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f/k/a archives . . . real opinions & real haiku

March 6, 2004

Deceptive Billing Brings Disbarment

Filed under: pre-06-2006 — David Giacalone @ 1:34 pm

Lawyer Bobby Glenn Adkins Jr. seems to think his clients should pay for the time he spends responding to their valid bar grievances.   So, Bobby billed three clients for such activities, simply calling them “legal services.”    Bobby is now disbarred and ethicalEsq sends its sincere thanks to the Supreme Court of Georgia.  (See, Fulton County Daily Report, “Aggressive Billing Tactics Lead to Disbarment,” 03-08-04) (thanks to The Legal Reader for the initial pointer, and Overlawyered for digging out the court opinion)


According to the Daily Report article, one case involved a mere $40, but:

When the couple’s son disputed the amount, “Adkins began sending threatening letters stating that he would sue the couple and seek to foreclose on their home, even though he later testified that he had no intention of taking either action,” according to the court.

After the son filed a grievance with the bar, Adkins sent more threatening letters, sued the son for defamation and sent the couple an invoice for $370, according to the decision

The article notes that “Adkins denied that he charged clients for his time responding to their Bar complaints, saying, ‘Nobody was ever deceived.'”  Of course, whether he charged them and whether they were deceived are two separate issues  — the clients all knew he had performed no additional legal services for them when these new amounts were billed.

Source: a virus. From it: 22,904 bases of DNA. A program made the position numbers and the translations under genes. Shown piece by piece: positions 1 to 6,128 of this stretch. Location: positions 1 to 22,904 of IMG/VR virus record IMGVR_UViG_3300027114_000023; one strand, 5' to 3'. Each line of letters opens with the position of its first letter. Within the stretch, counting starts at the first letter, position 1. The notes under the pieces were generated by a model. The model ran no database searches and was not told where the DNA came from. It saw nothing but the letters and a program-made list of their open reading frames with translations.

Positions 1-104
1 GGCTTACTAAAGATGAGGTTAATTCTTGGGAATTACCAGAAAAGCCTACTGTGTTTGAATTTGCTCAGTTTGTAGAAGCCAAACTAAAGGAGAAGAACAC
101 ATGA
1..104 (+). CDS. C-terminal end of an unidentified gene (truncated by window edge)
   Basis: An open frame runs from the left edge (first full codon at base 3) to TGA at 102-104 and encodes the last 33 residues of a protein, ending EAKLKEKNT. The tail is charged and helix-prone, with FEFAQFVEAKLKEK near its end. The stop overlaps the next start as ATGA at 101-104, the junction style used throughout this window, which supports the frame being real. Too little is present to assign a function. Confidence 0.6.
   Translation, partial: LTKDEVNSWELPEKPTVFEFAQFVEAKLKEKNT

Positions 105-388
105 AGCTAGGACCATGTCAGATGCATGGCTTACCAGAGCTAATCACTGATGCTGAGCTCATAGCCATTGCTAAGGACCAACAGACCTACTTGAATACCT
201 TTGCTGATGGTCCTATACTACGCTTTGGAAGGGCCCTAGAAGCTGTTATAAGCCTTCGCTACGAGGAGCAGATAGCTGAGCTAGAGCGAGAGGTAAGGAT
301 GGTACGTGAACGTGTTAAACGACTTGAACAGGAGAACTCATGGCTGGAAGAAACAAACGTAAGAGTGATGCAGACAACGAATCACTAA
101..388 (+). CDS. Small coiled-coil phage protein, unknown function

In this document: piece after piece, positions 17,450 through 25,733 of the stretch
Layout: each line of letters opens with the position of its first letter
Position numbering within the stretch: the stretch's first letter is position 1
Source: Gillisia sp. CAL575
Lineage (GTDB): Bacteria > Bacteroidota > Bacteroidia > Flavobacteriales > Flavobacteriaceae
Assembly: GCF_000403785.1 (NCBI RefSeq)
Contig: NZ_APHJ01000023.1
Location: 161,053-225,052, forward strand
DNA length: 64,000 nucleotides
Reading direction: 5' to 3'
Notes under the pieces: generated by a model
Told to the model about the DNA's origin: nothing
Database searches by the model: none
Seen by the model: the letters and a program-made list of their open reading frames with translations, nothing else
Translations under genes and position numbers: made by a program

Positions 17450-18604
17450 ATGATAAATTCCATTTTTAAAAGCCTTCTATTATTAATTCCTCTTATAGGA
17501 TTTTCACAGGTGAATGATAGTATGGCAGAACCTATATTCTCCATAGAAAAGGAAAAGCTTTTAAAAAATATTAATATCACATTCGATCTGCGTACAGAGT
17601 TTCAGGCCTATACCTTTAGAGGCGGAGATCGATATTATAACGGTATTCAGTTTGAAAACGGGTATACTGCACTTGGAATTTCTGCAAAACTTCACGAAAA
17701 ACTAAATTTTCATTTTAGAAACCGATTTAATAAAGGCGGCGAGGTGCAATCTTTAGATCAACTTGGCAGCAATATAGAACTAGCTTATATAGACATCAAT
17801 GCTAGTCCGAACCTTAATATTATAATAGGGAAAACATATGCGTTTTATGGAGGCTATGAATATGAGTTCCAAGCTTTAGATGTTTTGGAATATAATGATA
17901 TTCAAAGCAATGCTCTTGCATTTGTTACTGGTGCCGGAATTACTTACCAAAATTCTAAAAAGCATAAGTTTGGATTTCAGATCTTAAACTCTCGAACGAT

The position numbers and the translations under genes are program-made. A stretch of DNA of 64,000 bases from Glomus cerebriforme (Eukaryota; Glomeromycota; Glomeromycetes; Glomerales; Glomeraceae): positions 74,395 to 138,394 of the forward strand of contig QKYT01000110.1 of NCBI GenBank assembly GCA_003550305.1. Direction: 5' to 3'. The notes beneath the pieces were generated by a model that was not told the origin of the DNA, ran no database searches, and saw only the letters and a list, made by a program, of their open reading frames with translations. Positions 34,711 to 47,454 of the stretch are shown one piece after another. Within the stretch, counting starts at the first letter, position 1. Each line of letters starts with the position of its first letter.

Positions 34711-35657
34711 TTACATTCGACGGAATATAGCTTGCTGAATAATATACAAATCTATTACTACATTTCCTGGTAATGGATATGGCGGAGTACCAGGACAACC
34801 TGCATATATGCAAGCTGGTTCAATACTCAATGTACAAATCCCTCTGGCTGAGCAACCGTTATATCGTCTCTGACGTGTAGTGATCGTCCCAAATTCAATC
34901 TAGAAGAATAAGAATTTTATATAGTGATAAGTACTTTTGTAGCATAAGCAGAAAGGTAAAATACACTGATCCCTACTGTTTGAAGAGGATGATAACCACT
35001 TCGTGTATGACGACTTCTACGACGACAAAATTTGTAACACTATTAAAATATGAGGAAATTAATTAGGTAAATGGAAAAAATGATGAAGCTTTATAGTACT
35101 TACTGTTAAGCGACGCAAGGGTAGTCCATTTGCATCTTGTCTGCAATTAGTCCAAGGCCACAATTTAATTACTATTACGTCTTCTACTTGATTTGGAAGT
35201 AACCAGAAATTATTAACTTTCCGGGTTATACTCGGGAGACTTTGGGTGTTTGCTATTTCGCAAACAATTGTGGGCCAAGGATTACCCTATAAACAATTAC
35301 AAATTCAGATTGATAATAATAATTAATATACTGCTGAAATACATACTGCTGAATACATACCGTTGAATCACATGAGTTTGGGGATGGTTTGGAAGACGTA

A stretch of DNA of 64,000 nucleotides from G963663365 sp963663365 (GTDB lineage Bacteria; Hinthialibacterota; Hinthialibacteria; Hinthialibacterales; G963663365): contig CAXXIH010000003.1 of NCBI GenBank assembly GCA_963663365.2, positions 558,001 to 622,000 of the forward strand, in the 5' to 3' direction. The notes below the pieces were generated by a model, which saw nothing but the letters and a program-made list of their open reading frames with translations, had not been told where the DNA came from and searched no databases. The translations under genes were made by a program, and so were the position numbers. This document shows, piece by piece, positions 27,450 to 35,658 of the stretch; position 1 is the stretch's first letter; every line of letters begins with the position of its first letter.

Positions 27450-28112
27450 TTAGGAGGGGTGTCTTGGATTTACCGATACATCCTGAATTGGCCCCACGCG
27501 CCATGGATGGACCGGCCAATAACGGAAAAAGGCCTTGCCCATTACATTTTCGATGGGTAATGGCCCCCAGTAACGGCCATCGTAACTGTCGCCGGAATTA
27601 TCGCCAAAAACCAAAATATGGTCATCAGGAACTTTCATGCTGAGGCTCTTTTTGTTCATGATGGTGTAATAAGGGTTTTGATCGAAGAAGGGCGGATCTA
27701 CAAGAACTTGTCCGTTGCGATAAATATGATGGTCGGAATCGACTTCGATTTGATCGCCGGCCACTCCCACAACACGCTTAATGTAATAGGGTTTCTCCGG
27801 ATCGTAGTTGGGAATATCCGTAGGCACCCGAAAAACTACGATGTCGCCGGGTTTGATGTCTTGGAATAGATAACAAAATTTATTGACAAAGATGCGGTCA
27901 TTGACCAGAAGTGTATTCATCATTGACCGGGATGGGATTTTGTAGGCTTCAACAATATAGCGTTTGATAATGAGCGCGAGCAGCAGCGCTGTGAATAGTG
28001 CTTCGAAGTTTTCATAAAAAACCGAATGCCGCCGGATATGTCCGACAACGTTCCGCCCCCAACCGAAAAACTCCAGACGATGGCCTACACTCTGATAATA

exit  The Court stressed the deception involved in trying to cover up the improper billing under the vague term “legal services,” adding “In aggravation of discipline, we note the pattern of misconduct, multiple offenses involved, Adkins’ deceit, and his refusal to acknowledge the wrongful nature of the conduct.”

  • If there is any Bad News here, it comes from Adkins’ allegation that bar counsel were willing to merely issue a reprimand if he admitted the unethical conduct. Although Adkins calls a reprimand a “draconian demand”,  such discipline would have been far too lenient for this type of deception.  The greater penalty might have been recommended by the review panel out of pique, because of Adkins’ stubborness, as opposed to the gravity of the offense.  According to the Daily Report article, bar counsel “could not be reached to confirm the Bar’s plea offer. Senior Assistant General Counsel Jenny K. Mittelman said they could not discuss the case while Adkins still had time to ask the court to reconsider.”  I don’t know if the inadequate sanction had been offered, but I hope not.

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